Keto has been blamed for the passing of an Indian Actress. Is KETO bad for your kidneys, and does it lead to kidney failure as the news tells us? This video will …
– Is the keto diet bad for your kidneys?
Will keto kill your
kidneys and then kill you?
This is a valid question.
There's an article out there
in the tabloids right now
about an Indian actress who passed away.
I think that much is true.
And it's been reported in the news stories
that she was eating keto,
and this is what caused
kidney failure and ultimately her demise.
Let's talk about the ketogenic
diet and your kidneys.
I'm Dr. Ken Berry, a family physician
with 20 years of clinical practice.
And this video is gonna
help you understand
the ketogenic way of eating
and your kidney health.
So currently the truth of the matter is,
is we don't know any of
the details of this poor,
unfortunate young lady's medical case.
We don't know what preexisting
conditions she had,
what medications she was taking.
And we don't even know
what she considered to be
a ketogenic diet.
Many people out there who've been duped
think that keto means you
eat whatever you want to,
and then take some exogenous
ketones and that's keto.
We don't know any of the
facts about this case,
we just know the inflammatory,
click-worthy headlines.
Both I, and many of my colleagues
in the low carb community
are looking into this case
and we hope to find out more
information to share with you.
But currently, all we
know is that the actress
says she was eating keto
and that she developed
kidney failure and ultimately succumbed.
I've done several videos
on this channel about
how a ketogenic diet actually
improves your kidney function
and doesn't harm your kidneys in any way.
I'm gonna put links, they'll
pop up somewhere in this video,
and I'll also include
them in the show notes.
I've also linked to a large
amount of research data
and research studies down
in the show notes below
to help ease your mind that keto is not
going to kill your kidneys,
nor will it kill you.
I want to help you understand this
by doing a little thought exercise.
So I live in Tennessee
in the United States
and when I was a young boy growing up,
there were three dialysis
clinics in the entire state.
There was one in Memphis,
one in Nashville, and one in
Knoxville, and that served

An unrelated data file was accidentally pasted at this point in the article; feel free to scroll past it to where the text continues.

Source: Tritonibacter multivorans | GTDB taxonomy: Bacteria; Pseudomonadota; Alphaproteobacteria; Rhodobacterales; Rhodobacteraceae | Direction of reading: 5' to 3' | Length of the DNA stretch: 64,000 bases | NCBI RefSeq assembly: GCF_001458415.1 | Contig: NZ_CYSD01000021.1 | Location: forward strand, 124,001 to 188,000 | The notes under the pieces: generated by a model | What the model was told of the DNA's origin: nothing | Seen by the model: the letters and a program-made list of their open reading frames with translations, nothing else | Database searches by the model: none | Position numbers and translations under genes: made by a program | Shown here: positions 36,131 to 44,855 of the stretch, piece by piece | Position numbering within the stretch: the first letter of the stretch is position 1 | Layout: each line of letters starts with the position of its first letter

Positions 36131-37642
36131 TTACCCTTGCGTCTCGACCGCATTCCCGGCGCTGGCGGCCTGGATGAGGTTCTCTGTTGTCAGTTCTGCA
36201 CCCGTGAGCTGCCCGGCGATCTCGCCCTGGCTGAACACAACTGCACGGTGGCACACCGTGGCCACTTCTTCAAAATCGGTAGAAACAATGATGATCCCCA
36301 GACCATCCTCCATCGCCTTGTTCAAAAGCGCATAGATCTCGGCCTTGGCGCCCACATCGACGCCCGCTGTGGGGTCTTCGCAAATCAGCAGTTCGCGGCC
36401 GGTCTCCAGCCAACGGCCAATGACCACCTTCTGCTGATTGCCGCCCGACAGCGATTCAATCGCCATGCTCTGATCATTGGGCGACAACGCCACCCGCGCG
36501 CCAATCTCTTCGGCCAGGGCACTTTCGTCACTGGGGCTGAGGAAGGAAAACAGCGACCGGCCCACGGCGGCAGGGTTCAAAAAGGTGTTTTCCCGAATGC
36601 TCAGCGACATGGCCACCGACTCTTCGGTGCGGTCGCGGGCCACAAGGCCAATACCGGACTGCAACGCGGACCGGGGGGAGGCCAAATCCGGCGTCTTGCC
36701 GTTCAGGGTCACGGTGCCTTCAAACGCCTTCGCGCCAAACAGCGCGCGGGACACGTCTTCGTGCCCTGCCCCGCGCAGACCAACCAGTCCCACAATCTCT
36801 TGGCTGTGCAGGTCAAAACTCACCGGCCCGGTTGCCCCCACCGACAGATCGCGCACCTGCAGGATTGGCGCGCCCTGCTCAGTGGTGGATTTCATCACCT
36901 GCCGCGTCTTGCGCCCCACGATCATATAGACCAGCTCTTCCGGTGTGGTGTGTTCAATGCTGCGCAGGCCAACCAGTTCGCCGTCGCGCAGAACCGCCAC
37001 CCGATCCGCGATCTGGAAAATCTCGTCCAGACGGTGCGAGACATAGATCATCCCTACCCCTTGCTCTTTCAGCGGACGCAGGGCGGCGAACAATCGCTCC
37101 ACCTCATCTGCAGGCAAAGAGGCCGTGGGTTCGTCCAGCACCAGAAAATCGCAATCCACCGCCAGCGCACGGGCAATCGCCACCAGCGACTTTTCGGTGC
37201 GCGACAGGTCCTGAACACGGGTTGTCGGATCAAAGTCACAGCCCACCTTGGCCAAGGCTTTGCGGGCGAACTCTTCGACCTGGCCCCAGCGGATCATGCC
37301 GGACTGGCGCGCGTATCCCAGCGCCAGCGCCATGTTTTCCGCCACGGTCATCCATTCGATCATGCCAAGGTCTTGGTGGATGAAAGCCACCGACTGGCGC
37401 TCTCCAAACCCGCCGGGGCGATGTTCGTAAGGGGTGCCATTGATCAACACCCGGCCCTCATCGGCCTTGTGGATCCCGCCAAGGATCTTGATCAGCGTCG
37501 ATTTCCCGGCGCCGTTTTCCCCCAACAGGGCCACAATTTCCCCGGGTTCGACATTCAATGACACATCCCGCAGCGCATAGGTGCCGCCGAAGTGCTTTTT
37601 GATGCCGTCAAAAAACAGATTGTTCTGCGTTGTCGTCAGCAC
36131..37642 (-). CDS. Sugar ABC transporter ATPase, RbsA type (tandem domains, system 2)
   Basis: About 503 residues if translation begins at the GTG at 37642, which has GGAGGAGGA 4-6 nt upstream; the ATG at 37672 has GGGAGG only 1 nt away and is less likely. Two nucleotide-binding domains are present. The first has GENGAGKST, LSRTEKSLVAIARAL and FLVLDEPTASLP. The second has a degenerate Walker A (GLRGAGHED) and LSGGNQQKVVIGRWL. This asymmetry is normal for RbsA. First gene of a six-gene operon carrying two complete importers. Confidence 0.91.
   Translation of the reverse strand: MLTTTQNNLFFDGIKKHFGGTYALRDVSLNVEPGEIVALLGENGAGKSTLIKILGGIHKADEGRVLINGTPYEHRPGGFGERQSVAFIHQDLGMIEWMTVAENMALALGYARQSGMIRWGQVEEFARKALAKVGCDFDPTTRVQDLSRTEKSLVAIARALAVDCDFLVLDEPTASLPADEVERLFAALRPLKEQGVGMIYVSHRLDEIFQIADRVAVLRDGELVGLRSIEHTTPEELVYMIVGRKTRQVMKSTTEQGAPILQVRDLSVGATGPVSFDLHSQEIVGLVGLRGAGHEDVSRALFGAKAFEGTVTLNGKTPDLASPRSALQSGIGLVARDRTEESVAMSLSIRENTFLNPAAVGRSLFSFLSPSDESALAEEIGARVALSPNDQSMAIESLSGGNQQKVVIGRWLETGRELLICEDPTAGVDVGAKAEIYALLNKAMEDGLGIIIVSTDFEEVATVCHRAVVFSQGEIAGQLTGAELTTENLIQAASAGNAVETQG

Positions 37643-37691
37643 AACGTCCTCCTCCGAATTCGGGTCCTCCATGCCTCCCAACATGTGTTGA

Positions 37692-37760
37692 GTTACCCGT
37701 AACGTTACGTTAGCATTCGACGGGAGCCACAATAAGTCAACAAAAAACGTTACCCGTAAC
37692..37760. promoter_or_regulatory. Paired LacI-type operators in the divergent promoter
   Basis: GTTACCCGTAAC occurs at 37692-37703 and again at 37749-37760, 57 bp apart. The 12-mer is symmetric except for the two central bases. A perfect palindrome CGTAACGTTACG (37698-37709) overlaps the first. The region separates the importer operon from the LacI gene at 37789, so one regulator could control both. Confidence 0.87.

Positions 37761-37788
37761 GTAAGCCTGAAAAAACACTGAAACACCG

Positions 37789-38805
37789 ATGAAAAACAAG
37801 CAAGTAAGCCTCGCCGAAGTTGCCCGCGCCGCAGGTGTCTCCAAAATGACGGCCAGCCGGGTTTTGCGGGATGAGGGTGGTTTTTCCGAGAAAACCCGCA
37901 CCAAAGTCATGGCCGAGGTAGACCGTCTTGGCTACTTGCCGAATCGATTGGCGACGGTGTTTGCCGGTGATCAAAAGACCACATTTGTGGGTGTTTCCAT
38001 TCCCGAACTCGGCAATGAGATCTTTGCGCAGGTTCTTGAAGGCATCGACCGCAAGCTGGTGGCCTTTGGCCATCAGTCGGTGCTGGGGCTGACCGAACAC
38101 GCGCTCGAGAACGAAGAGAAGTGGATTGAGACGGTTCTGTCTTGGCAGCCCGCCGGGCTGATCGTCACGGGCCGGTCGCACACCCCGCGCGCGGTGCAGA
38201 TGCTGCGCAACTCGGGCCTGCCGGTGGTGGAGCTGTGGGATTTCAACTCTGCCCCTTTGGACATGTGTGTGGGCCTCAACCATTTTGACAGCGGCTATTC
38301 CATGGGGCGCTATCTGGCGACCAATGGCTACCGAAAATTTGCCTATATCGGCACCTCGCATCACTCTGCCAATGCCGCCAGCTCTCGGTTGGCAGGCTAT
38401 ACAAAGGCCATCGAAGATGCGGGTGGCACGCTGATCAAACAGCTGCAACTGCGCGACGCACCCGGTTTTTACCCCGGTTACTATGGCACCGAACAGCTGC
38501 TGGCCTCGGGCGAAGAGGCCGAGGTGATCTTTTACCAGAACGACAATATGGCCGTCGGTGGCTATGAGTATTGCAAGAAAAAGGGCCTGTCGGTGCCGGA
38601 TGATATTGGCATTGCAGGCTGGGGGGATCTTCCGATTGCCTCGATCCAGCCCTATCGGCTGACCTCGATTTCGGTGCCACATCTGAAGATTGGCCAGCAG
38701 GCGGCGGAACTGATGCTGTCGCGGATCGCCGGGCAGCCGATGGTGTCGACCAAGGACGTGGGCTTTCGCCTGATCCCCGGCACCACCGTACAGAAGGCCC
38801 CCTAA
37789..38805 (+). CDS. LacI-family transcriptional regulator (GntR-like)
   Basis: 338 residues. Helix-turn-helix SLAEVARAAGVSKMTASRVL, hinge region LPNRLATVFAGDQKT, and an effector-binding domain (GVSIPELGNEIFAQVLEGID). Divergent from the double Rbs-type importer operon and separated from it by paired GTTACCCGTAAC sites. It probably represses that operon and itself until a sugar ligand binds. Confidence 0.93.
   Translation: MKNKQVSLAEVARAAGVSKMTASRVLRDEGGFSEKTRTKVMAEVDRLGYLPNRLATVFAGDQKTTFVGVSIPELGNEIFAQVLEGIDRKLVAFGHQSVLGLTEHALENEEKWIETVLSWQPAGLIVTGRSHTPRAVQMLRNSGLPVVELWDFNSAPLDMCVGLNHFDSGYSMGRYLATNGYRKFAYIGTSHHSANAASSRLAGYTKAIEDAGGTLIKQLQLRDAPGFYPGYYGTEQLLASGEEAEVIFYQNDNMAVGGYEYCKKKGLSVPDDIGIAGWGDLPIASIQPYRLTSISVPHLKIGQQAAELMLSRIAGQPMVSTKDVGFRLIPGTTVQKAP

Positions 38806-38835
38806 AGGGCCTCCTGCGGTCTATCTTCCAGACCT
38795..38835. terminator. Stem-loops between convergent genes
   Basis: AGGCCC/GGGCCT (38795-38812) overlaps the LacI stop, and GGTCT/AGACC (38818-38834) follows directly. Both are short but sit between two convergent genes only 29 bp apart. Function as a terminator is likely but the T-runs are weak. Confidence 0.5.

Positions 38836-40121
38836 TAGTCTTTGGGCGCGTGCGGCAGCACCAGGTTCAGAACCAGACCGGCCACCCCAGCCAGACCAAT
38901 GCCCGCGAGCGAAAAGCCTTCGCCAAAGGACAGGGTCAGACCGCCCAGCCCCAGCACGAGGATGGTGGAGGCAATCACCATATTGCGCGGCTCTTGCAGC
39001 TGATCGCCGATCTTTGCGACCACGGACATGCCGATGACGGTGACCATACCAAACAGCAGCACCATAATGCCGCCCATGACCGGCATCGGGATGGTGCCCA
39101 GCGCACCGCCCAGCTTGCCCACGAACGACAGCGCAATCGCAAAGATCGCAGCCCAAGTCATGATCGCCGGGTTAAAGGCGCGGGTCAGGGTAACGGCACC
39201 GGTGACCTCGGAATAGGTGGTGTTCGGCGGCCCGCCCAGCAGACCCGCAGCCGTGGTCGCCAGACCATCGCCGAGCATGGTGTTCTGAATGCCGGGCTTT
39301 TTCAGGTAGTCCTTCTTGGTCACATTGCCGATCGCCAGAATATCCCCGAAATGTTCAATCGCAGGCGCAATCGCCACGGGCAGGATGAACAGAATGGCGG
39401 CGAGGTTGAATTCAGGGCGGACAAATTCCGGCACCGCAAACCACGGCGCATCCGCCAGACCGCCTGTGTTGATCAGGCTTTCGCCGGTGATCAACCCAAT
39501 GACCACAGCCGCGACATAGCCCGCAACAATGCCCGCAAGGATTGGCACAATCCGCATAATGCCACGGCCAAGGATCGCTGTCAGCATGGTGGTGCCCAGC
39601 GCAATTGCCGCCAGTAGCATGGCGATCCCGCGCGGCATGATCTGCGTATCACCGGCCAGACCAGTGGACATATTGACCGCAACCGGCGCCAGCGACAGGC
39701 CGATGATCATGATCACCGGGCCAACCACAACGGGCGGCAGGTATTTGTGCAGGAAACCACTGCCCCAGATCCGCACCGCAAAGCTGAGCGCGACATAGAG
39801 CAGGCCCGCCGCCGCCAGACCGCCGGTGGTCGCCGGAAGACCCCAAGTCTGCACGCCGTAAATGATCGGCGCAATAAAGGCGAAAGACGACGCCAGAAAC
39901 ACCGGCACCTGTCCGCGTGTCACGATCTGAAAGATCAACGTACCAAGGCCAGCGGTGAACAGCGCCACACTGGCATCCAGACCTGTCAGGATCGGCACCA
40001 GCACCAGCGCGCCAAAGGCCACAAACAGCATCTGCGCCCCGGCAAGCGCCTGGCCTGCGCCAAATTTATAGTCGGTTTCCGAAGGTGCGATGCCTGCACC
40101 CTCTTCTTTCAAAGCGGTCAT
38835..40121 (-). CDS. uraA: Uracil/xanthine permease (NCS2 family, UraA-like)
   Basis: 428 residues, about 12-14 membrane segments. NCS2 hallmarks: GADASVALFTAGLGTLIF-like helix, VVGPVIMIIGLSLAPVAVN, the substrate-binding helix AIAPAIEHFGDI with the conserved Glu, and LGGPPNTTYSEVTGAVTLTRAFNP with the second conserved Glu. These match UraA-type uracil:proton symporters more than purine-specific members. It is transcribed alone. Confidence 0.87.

the entire population of
Tennessee at that time.
So you can see that kidney
function back in the 1970s,
it was pretty darn good
and chronic kidney disease
and kidney failure and
the need for dialysis
was very, very rare.
Now over the course of
the eighties, nineties,
2000s, and the 20 teens,
now we've come to the
point where there's over
120 dialysis clinics in
the state of Tennessee
here in the United States.
That's a 4000% increase in
the number of dialysis clinics
over those few decades,
while the population of Tennessee
has only about doubled in that time.
So obviously something during
the eighties, nineties,
2000s, and 20 teens was going on.
Do you think everybody in Tennessee
in those four or five decades,
they were all eating keto
and that's now why we need
so many dialysis clinics?
Indeed, you can go to the
average small town in Tennessee
and there's a dialysis clinic
on just about every street corner.
It's sad, but it's true.
The need for those dialysis clinics
did not come from Tennesseans
eating a ketogenic diet
and killing their kidneys.
The reason that we have
all these dialysis clinics
in Tennessee now is because
people have been eating
a diet rich in sugars, in
grains, in vegetable oils,
in processed carbohydrate
treats and breads.
This is what has led to
the kidney failure epidemic
that Tennessee, and
probably your town as well,
your state as well, is suffering from.
Both myself and hundreds of
low carb doctors and dietitians
and other healthcare providers
have seen multiple examples
of how a very, very low
carb or ketogenic diet
or even a carnivore diet
can improve kidney function.